Johnson notes: “Although some firms do this better than others, there are still a lot of firms where individuals from under-represented groups are not given the same opportunities. In-house legal departments can do a lot to hold firms accountable for their practices.”
Johnson says: “Going through the process taught me a lot about some of the concerns for the tech industry and helped me to understand the various positions that companies are taking in the patent law debate.”
The technology companies countered the petitioners’ calls to introduce a broader, totality-of-the-circumstances, standard for patent interpretation and harsher consequences for patent infringers. The amicus brief argued:
Returning to a totality-of-the-circumstances standard would also cause additional harms to the technology industry. The frequency of enhanced damage awards would inevitably increase; “demand letters” and litigation from patentees generally (including non-practicing entities) would also increase; and companies, fearful of the prospect of treble damages, would be forced to divert their research and development funds toward litigation and licensing costs.
IP litigation counsel must stay vigilant
As part of her role, Johnson manages outside counsel on patent litigation cases, working also on assertions and policy reform topics in-house. Reflecting on her experience as a patent lawyer, Johnson says: “Patent law is forever evolving. The pendulum is constantly swinging, and we have to understand where those trends are leading, how it impacts patent litigation broadly and how it ultimately impacts our respective companies.”
Johnson adds that “creating and maintaining a balanced patent system that promotes innovation and good, valid patents, while also ensuring that bad, low quality patents are not used to abuse the system and ultimately undermine its effectiveness” is one of the biggest challenges in patent law. She says: “There are three main US venues that address patent disputes – the ITC, PTO, and federal courts. IP litigation counsel in my position have to stay vigilant about understanding trends and the discourse around all three of these venues.”
The fight against patent trolls in the US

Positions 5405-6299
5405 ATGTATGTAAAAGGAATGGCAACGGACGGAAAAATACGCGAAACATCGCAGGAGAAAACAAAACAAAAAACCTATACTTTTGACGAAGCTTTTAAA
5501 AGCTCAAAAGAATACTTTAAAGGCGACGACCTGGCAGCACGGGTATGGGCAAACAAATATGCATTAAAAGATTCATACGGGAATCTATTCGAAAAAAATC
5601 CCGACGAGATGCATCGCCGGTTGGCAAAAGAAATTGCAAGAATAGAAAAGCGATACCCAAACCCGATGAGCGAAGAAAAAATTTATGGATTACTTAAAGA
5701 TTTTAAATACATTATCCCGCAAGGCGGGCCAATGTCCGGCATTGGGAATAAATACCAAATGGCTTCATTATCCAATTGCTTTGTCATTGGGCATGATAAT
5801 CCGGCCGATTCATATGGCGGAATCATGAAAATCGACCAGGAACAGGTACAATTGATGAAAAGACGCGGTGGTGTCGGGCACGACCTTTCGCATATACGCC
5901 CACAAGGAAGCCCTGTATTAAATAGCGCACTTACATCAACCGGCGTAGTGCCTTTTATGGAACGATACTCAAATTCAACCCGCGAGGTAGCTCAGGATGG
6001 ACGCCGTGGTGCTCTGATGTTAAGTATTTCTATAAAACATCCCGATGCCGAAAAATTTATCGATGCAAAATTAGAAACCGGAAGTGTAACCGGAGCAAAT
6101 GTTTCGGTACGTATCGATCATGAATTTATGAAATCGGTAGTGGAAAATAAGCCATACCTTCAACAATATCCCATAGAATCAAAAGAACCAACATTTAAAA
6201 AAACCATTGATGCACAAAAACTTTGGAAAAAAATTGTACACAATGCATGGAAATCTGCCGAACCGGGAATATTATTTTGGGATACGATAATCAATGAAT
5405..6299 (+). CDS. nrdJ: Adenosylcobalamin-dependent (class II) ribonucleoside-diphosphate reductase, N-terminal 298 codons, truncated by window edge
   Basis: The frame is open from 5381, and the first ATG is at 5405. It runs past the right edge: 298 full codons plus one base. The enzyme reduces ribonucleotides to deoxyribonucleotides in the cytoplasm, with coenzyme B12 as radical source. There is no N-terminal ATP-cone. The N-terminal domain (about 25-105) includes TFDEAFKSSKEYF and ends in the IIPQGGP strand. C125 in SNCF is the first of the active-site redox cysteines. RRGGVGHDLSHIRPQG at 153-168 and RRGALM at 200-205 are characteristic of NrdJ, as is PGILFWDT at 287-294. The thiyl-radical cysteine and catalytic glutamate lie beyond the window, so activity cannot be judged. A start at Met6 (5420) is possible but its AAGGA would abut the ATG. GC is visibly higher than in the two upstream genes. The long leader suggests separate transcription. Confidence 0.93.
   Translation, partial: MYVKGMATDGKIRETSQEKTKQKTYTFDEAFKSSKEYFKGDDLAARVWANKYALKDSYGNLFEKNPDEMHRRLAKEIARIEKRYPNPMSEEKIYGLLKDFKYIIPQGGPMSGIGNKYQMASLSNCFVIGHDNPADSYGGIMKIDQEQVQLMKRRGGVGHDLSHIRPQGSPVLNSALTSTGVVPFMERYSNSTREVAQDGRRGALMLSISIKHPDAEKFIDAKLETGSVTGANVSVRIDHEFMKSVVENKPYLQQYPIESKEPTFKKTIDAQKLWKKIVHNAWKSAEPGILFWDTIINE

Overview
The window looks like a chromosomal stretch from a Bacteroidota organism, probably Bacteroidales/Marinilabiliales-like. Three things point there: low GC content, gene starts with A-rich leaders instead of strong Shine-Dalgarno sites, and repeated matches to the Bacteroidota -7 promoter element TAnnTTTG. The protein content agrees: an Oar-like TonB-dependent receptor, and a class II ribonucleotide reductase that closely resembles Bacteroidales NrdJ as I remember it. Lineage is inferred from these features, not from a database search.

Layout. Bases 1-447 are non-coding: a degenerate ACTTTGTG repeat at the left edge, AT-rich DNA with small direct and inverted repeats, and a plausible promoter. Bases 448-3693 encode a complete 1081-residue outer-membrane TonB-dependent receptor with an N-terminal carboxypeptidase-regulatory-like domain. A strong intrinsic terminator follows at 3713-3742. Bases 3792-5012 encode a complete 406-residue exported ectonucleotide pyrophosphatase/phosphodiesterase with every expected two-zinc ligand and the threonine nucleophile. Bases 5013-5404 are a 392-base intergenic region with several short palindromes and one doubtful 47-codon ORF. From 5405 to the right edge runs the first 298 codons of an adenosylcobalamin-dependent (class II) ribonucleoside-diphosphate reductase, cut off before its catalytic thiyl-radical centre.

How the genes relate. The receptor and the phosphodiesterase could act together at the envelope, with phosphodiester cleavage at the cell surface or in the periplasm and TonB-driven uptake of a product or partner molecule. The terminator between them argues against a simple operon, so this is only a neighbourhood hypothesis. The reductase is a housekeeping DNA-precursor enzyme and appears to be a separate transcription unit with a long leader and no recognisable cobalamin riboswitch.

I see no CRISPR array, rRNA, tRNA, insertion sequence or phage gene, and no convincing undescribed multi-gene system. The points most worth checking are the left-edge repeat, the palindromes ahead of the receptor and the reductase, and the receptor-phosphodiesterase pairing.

Since the Supreme Court’s eBay decision, which restricted injunctions in federal courts, the ITC has seen a sharp increase in patent litigation. The House of Representatives has recently reintroduced the Trade Protection Not Troll Protection Act to Congress, a bill to prevent abusive patent litigation by requiring complainants to have a product associated with the patent on sale in the US.
“Attempts to weaken the PTAB’s ability to do that are problematic. Cuozzo could have a significant negative impact on the PTAB proceedings, if the Supreme Court changes the construction standard or allows for reviewability of institution decisions.”
Johnson says: “HPE was heavily involved in advocating for ITC reform in order to limit patent trolls from bringing lawsuits in the ITC. However, patent trolls continue to reinvent ways to abuse the system, even though they have no actual domestic industry.”
She continues: “Reform is still needed to ensure that the ITC cannot be used as another venue for patent trolls to bring lawsuits to simply seek settlement based on the cost of litigation.”
While Johnson notes that “great strides were made with the American Invents Act (AIA) and other reform,” she says: “Patent trolls keep reinventing themselves and finding new methods to threaten lawsuits, seeking settlements based purely on the cost of litigation.”
Speaking on recent reform at the Patent Trial and Appeal Board (PTAB), Johnson says: “In general, I think the PTAB’s AIA proceedings are getting rid of bad, low quality patents, which is what is was designed to do. We should continue to have strong IPR process that help weed out the low quality patents.” She argues: “Attempts to weaken the PTAB’s ability to do that are problematic. Cuozzo could have a significant negative impact on the PTAB proceedings, if the Supreme Court changes the construction standard or allows for reviewability of institution decisions.”
The USPTO published amendments to the rules for PTAB trials, effective from May, which clarified that the PTAB will use the same claim construction standard as the district courts for patents due to expire during a proceeding, while using the broadest reasonable interpretation (BRI) for all other patents. But all eyes are now on the Supreme Court, which granted certiorari in Cuozzo on January 15 and is due to hear oral arguments this month.